Entrance to Khao Yai National Park
Khao Yai National Park is the second largest in Thailand. It covers an area of 2,168 square kilometers, including evergreen forests and grasslands. Its altitude mostly ranges from 400 to 1000 m above sea level. There are 3,000 species of plants, 320 species of birds including Great Hornbill, Coral-billed Ground-cuckoo and 67 species of mammals, including Asiatic Black Bears, Asian Elephants, Gaur, Tigers, Gibbons, Indian Sambar Deer, Crab-eating Macaque, Indian Muntjac, Dholes and wild pigs.
The park is also well known for it’s many scenic waterfalls.
It is around a 3 hour drive from Bangkok so most opt to camp at one of the campgrounds in the park or stay at one of the lodges just outside of the park. Since we had a limited amount of time and were already committed to multiple nights in Bangkok we decided to drive up early that morning and just spend the day there. The sky was a bit overcast most of the day but temperatures were very pleasant in the mid-70’s with very little humidity.
We started off at the north entrance which is just south of Pak Chong, Saraburi. At the first available spot to pull over we were immediately greeted with the songs of Red-whiskered Bulbuls, Black-crested Bulbuls, Stripe-throated Bulbuls and Streak-eared Bulbuls.
At the next stop we hiked a couple miles to an observation platform. Lots of Asian Palm Swifts were circling around with Barking Deer that could see grazing in the distance. Many Red-whiskered Bulbuls and a single Siberian/Common Stonechat along the trail as well.
Trail to Observation Platform
The observation deck didn’t yield very much in the way of birds but it offered nice views of the lake and rain forest beyond. We just sat in quiet contemplation while listening to the screaming roars of the Gibbons in the forest. Click here to listen to the crazy howling of the Gibbons call that I recorded.
View from the Observation Platform
Rain Forest Canopy of Khao Yai
The clouds parted a bit in the middle of the day allowing the sun to shine very briefly before becoming overcast again for the remainder of the day.
Some sun shone through the clouds during mid-day
Once back to the car we continued driving south through Khao Yai. Not much later we were able to get breathtaking views of a mated pair of Giant Hornbills preening in the trees. They sat there for quite a while seemingly uninterrupted by our presence. When they finally took off they flew right over us giving us astonishing aerial views of how magnificent they are. With an almost 6′ wingspan and 5’5″ in length, you could hear their very loud wingbeats and even feel the wind as they flew by.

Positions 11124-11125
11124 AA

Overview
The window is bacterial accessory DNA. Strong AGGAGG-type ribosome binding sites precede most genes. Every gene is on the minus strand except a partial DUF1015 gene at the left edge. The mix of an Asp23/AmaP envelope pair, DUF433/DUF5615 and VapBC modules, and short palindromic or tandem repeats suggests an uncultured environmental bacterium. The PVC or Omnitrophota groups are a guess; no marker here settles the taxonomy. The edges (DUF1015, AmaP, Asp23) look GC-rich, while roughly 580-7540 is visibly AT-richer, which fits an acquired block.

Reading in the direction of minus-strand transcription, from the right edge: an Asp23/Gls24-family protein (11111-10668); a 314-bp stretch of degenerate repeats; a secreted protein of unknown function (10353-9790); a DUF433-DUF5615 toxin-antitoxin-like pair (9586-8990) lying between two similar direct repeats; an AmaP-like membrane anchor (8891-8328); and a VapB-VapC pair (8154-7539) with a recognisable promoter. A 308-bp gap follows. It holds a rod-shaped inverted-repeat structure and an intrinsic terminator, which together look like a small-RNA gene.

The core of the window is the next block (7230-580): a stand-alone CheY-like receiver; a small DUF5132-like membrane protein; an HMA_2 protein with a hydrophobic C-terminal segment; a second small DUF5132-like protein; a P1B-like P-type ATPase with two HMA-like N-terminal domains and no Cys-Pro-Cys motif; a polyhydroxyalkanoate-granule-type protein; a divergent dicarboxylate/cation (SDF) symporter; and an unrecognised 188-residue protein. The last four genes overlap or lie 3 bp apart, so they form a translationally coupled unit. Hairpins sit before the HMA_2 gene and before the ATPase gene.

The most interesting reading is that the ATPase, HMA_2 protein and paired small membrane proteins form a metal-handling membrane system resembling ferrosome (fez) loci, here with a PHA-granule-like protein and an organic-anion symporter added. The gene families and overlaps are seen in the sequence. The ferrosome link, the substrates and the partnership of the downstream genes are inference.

We stopped for lunch at Pa Giuay Mai campground and were treated to the wild antics of Crab-eating Macaques. It offered pleasant entertainment while we had a very delicious Thai lunch cooked by a small local restaurant.
Crab Eating Macaque
We were fortunate to run into a Thai birding group that allowed me the use of their photo blind while they were finishing lunch! I was hoping to get photos of the very secretive Coral-billed Ground-cuckoo but unfortunately it never came around while I was in the blind. I did get many other great forest birds that I would not have otherwise had the fortune of obtaining without the generous offer of the photo blind.
Common Green Magpie
Siberian Blue Robin
After leaving the campground we continued further down the road to head up to the summit of Khao Khieo Viewpoint, which houses a critical radar station which is part of the Thailand National Air defense. It was a bit unnerving to be photographing and looking at birds while military were patrolling the area with M-16 rifles! On the drive up the mountain I slammed on the brakes as we came around a curve upon a 4-5′ Reticulated Python just warming itself up along the road. I pulled over and it wasn’t long before a small caravan of cars pulled over behind me to photograph and enjoy the magnificence of the Python.
A local Thai television crew also stopped to take video footage.
Daylight was quickly fleeting so we decided to start heading back down the mountain and out the south entrance back home toward Bangkok. The absolute highlight of the day was a juvenile Asian Elephant that was feeding on the side of the road just a few kilometers before the southern entrance of Khao Yai. I immediately pulled over around 150 yards from the Elephant – to give it plenty of space and to not agitate it.
The distance was no problem since I pulled out my 500mm lens and set it up on the tripod. I was able to get stunning video footage and photographs of the Elephant before an oncoming car drove past scaring it into the forest.
We were even treated to a second adult Asian Elephant another 1km down the road. A local Thai pulled over behind us as I was photographing the Elephant and exclaimed at how lucky we were to see one. She had lived there her whole life and that was the first time she had seen one at Khao Yai!
Click here to see all Photos from Khao Yai National Park.